for groups that prefer to do the post-processing on
their own.
Post-processing involves a number of computational
tasks that are very often required to present synthetic
data in a useful way. For example, it is important
to generate a synthetic spectrum to compare to an
observed galaxy. To proceed, we will use a popula-
tion synthesis code to obtain the entire stellar pop-
ulation in this galaxy. For each star, we will then
obtain a spectrum from one of the available stellar
spectra libraries, and co-add the spectra. These tasks
all require extra calculations, and external libraries.
These tasks will be performed by analysis codes that
we will create and distribute to address our specific
data needs. In this example, the final product would
be the spectrum of a synthetic galaxy that could be
downloaded from our server with the full description
of how it was generated.
As the database expands, we will adapt and im-
prove our analysis codes to serve as interactive re-
search tools. In the above example, a need may arise
to combine stellar population data to model unfore-
seen future observations. Since we will have a full
library of raw stellar population data within the first
years of opening the database, we will also provide
interactive software that can allow users to combine
the data in novel ways. This can include, but is not
limited to: building galaxy models and changing cos-
mological parameters. Finally, we will provide visual-
ization tools that will specifically work on information
contained within the database, requesting time snap-
shots, imaging, and rapid sampling of the synthetic
data. The first pilot project is already available on-
line at:
4.2. Specific Schedule
1) First year. We will start preparations for all
three science projects. That will include search of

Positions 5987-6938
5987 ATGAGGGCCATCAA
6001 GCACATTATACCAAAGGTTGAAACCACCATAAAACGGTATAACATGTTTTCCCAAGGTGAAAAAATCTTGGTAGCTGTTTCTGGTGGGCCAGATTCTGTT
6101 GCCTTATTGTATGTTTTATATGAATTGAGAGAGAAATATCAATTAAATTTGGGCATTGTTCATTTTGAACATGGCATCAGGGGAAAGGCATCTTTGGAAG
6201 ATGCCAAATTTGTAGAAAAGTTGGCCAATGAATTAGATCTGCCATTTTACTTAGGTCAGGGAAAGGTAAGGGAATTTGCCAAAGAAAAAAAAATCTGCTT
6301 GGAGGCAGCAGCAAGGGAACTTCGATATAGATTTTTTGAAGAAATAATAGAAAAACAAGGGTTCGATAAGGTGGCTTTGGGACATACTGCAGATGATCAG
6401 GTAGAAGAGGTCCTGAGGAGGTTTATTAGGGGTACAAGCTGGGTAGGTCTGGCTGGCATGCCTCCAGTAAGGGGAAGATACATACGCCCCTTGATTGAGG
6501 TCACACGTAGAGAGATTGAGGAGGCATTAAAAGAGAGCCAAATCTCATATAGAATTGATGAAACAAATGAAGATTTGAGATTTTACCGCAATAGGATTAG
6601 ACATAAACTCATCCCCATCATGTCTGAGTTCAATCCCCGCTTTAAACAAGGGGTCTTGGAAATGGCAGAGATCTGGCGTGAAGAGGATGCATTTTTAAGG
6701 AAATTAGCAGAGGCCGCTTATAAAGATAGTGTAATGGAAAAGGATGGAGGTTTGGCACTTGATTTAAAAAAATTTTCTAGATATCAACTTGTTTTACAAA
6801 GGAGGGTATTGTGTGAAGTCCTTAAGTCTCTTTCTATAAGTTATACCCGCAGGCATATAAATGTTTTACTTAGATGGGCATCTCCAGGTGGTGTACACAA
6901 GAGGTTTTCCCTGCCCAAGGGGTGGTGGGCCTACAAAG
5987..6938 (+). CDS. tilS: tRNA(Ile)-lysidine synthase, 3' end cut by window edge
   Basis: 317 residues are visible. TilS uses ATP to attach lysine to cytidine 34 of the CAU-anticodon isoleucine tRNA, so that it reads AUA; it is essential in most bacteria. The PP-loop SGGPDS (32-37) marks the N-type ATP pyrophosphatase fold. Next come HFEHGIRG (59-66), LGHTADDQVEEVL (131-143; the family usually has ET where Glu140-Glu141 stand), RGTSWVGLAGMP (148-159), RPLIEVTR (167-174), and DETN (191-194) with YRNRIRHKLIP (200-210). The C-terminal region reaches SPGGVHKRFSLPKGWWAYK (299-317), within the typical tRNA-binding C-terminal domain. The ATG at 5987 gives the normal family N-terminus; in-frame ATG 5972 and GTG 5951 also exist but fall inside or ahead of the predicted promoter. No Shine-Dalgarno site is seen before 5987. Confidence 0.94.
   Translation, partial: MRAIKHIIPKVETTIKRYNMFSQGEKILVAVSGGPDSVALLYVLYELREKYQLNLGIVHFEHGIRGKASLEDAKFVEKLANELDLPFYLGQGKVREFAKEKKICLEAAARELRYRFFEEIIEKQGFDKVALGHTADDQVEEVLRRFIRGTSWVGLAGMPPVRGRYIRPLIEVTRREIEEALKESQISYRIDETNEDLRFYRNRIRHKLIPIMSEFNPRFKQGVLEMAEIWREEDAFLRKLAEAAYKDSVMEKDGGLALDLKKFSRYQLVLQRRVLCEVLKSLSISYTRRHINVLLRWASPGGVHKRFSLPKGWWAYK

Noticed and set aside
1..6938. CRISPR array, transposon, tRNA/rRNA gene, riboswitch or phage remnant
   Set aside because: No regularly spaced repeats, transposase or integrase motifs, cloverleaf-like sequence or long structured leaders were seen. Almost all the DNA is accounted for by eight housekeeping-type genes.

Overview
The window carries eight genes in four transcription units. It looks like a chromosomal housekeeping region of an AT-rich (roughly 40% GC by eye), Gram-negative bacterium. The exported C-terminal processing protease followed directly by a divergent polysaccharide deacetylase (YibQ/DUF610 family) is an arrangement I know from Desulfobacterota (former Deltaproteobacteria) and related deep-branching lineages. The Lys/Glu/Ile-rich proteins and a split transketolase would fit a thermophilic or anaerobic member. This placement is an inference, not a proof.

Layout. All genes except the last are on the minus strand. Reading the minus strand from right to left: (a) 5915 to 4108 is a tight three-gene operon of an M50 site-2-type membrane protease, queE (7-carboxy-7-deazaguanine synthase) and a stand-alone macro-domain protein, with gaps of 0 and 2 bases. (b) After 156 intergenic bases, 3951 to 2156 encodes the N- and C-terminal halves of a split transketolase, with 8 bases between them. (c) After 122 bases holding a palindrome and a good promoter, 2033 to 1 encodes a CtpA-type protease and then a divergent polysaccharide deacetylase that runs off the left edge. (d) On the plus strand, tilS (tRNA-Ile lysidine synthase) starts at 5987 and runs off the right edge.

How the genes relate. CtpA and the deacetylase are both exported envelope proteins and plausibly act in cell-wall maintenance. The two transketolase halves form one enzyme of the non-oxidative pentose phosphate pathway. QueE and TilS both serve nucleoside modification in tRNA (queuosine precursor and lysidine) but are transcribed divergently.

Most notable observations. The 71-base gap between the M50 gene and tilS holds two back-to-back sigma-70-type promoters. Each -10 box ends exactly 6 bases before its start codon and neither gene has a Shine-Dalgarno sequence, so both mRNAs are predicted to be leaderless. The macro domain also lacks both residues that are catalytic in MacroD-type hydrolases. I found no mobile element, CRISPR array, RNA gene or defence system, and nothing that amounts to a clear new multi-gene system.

the available literature, contacting other groups that
work on the similar subjects and we will establish
background for our calculations. We will prepare
our physical model (extra input physics, calibrations
and updates) for all three projects. In particular, we
will use the MESA code to updated criteria on com-
mon envelope development, we will implement the
primary effects of rotation into StarTrack based on
the Geneva group results, we will add various, less
thoroughly-explored though promising SN Ia models
(e.g., sub-Chandrasekhar mass merger models [101],
violent white dwarf mergers [102], Symbiotic channel
[103], double-detonation scenarios [104], thick wind
prescription [105]) and we will expand our code for rel-
evant ULX physics (leaky disks, anisotropic emission,
very massive stars). We will create and test inter-
nal (Warsaw Observatory) computing network within
the framework of the Universe@home program. We
will apply for computer time at various open Polish
computational centers.
2) Second year. We will run numerical population
synthesis simulations relevant to all three projects.
The data will be stored at first on our local disks. At
the same time we will work on the development of our
websites ( and we will
get it ready for the arrival of the synthetic data. The
simulations will be run at US and Polish Research In-
stitution computer clusters, and (if granted) in Polish
open computational centers. And we will launch our
Universe@home program and open it for the public.
We will begin assessing the changes imposed by effects
of rotation on relevant stellar populations.
3) Third year. The numerical simulations will con-
tinue. We expect that more and more computa-
tional resources will be acquired with time via our
Universe@home program. The first data will be
placed in our database
and made publicly available for other research groups.
We will carry out the first analysis of our data for all
three projects and write up and submit our initial
conclusions to international journals. For practical